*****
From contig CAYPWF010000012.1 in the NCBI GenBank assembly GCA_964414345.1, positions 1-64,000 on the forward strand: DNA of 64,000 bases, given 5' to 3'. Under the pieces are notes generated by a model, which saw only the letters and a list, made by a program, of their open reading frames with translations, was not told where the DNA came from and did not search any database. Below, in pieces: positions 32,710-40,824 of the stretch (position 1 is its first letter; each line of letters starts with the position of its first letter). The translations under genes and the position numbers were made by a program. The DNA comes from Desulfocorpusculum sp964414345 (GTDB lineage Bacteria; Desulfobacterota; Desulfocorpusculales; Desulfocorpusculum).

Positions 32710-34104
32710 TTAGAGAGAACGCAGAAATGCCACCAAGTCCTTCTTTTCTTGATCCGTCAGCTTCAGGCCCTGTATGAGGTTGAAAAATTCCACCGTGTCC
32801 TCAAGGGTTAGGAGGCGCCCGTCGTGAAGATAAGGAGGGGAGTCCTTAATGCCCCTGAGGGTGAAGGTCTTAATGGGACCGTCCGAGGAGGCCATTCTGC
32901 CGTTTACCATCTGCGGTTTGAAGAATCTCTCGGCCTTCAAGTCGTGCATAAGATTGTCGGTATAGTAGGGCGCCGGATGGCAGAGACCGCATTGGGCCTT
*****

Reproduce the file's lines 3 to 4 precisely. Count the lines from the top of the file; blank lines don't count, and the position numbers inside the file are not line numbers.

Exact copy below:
32710 TTAGAGAGAACGCAGAAATGCCACCAAGTCCTTCTTTTCTTGATCCGTCAGCTTCAGGCCCTGTATGAGGTTGAAAAATTCCACCGTGTCC
32801 TCAAGGGTTAGGAGGCGCCCGTCGTGAAGATAAGGAGGGGAGTCCTTAATGCCCCTGAGGGTGAAGGTCTTAATGGGACCGTCCGAGGAGGCCATTCTGC